Drive across Cameron Boulevard to the Duke Faculty Club or go for a run around the Al Buehler Trail and you’ll be in an “elevated” orange region throughout your workout. The Duke professors and physicians who drive a couple of miles down Academy Road to drop their children off at the Durham Academy middle school may be alarmed to see that their 10-year-olds are walking on the sidewalks to class in an “elevated” region, too.
The darkest shade of red in Durham is around Durham Tech Community College and the McDougald Terrace public housing complex southeast of downtown. The personal crime score is as high as 7.3, and murder and robbery ratings are 8.3. The Crime Compass calls it “high.”
That red region borders North Carolina Central University, a historically black public college, and roughly correlates with the old Hayti neighborhood when the city was segregated. Today, the area is home to much of Durham’s low-income housing.
“Looking at that app and understanding the history of Durham, I think it just helps just to corroborate an unfortunate narrative that has already been in place,” Aurelien said.
Other crime apps have been driven out of existence after being labeled as racist. SketchFactor, a crowdsourcing app in which the public could assign subjective ratings to points on a map and submit comments — The Washington Post reported that one comment criticized “homeless crackheads” — was rebuked upon its launch in 2014 and is no longer available.
Aurelien said Crime and Place is more reputable because it uses pure data, but she acknowledges it could provide more nuance to help overcome stereotypes if it presented the rate of change of crime.
Since predominantly black areas often overlap with low-income areas in Durham, wealthier white neighborhoods already have a head start with a lower initial crime rate. But if people can see that the crime rate in a poor community is decreasing, they might be more encouraged to shop, eat or even buy a house there.
The app’s emphasis on longer time periods makes it more resistant to outliers and randomness from quarter to quarter, but with such a large time range, users don’t know whether an area is red because of something that happened two months ago or two years ago.
“Although it might be red, if the app provided how this changed from five years ago, two or three years ago, sometimes people aren’t just interested in knowing and understanding whether crime is prevalent but also understanding if it’s growing, decreasing or remaining stagnant,” Aurelien said.
Salehy said the app’s creators talked about the influence of racial stereotypes before launching Crime and Place in 2016 and called it a “touchy subject,” but decided there was no harm in repackaging public information.
“That was one of the things we kind of struggled with early on — how is this going to be interpreted by the public? Will this be kind of taken the wrong way? Will this seek to reinforce stereotypes?” Salehy said. “At the end of the day, all we’re doing is facilitating visualization of some data. We can’t control how our customers choose to interpret that or the decisions that they make based on that.”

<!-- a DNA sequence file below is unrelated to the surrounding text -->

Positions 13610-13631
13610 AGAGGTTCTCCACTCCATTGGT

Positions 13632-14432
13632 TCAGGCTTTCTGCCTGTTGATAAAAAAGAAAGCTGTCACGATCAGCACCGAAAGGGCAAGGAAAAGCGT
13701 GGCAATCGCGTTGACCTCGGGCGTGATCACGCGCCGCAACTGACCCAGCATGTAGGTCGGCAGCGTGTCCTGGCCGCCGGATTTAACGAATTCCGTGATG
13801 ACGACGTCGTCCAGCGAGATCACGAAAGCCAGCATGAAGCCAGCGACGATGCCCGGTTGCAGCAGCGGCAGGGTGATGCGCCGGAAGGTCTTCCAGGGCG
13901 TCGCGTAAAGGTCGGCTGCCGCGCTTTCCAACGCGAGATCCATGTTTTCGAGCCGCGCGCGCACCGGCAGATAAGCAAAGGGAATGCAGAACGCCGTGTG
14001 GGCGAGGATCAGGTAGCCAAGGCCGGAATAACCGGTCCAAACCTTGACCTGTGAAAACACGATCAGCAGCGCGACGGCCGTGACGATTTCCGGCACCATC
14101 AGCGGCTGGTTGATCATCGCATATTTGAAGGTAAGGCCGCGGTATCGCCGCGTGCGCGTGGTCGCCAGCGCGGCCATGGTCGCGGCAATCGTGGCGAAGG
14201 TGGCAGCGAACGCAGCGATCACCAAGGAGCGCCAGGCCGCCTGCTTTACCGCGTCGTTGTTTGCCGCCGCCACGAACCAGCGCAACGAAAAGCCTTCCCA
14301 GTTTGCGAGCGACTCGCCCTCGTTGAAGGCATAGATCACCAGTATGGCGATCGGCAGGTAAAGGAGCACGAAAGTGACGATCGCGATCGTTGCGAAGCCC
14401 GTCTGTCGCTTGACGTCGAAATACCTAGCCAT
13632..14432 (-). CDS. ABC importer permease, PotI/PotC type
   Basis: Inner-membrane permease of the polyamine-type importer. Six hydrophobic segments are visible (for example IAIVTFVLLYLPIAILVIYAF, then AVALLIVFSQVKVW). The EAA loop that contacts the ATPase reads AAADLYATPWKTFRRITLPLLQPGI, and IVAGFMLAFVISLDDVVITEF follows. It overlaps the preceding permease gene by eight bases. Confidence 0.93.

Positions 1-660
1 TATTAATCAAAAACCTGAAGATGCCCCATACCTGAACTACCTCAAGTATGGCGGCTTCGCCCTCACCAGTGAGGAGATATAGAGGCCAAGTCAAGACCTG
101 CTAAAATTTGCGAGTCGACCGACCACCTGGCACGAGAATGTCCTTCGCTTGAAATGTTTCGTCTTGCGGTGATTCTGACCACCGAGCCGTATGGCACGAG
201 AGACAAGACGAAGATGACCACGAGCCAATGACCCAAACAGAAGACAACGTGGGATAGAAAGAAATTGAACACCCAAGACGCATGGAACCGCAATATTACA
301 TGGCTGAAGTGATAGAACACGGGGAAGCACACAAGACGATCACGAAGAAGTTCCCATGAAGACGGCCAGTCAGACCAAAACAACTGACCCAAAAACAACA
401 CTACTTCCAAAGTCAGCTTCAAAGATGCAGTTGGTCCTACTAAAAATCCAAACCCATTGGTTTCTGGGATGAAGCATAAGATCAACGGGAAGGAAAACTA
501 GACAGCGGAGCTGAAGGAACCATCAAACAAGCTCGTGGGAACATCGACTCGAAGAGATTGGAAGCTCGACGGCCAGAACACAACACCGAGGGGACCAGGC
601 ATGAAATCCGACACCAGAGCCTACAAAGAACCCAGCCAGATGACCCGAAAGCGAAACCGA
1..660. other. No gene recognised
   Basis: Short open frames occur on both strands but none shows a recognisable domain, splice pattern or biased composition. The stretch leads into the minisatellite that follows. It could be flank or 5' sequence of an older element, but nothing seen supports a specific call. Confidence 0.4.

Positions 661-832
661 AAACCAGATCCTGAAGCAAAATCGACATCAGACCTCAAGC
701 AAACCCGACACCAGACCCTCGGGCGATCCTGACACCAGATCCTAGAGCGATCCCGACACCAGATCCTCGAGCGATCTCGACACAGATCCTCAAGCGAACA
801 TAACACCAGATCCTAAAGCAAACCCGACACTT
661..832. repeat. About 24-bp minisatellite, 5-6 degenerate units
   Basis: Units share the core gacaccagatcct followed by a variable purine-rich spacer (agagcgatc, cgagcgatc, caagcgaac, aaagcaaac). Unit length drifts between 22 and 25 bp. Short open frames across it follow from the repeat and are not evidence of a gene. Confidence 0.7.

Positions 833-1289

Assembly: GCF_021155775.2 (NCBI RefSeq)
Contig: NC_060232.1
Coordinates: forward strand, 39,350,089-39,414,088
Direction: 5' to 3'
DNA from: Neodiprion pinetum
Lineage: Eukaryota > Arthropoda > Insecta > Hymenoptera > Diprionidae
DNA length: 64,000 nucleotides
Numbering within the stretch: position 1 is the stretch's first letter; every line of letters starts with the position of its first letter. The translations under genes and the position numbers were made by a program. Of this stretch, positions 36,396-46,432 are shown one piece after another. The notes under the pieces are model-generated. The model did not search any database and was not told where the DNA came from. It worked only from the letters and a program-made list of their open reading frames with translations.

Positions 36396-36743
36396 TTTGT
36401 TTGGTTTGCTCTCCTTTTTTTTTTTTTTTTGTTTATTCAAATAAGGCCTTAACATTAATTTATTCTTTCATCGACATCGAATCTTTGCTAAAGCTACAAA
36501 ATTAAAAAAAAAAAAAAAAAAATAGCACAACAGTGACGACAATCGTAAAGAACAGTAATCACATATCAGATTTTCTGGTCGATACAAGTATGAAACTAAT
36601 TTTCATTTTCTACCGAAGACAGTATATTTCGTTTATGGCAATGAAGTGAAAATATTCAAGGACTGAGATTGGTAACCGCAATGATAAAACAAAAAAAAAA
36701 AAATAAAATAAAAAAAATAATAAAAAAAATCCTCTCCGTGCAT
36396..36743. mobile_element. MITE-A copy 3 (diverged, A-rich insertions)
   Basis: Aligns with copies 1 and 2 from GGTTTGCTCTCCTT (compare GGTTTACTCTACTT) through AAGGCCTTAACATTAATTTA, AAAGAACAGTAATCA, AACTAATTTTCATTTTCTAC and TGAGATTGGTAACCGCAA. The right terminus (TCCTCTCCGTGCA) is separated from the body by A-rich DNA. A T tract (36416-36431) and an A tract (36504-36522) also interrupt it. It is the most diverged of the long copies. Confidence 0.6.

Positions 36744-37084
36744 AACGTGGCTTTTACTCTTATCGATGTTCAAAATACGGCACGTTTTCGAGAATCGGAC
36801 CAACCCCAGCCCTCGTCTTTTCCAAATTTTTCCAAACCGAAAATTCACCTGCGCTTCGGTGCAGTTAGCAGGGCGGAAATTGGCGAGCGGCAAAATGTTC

Criminals come out at night
Aurelien noted that the app doesn’t change based on the time of day, but crimes do. Many crimes are more likely to occur when it’s dark.
“There are some areas where there’s only a handful of petty crimes that occur during the day, but the mood completely changes at night,” Aurelien said.
The app’s ratings also do not shift by season even though some crimes are more common during the summer when more people are outside.
Korstad’s biggest qualm with the app is that it doesn’t have any way to evaluate how susceptible each user is to crimes.
He said it would be useful if he could punch in demographics such as, “White college professor with a PhD driving a big car that has plenty of speed and plenty of gas,” and the app would customize a prediction on his likelihood of being a crime victim.
Korstad said using objective data instead of anecdotes also does not make the app immune to claims of prejudice.
Although the first sentence of Crime and Place’s methodology page boasts that it presents “well established, long term trends in criminal activity in the United States,” Korstad said there is a difference between criminal activity and crime rates. Criminal activity is not always caught or enforced by police, who often monitor and arrest people in minority communities at a disproportionately high rate.
“If I was interested in criminal activity around drugs, I know that one of the major places for criminal activity involving drug possession, drug sales and drug use is the Duke University campus,” Korstad says. “Because the police aren’t enforcing the law and they aren’t arresting or trying to arrest Duke students, it skews these numbers.”
That raises another issue that makes the app’s data incomplete: Crime and Place doesn’t include data on drug crimes at all. The seven crime categories it tracks make up Part I of the FBI’s Uniform Crime Reports, and drug offenses all fall under Part II, making the app’s claim that it “paints a more accurate picture of overall crime levels in a given area” only partially true.
(Photo at top by Katie Nelson)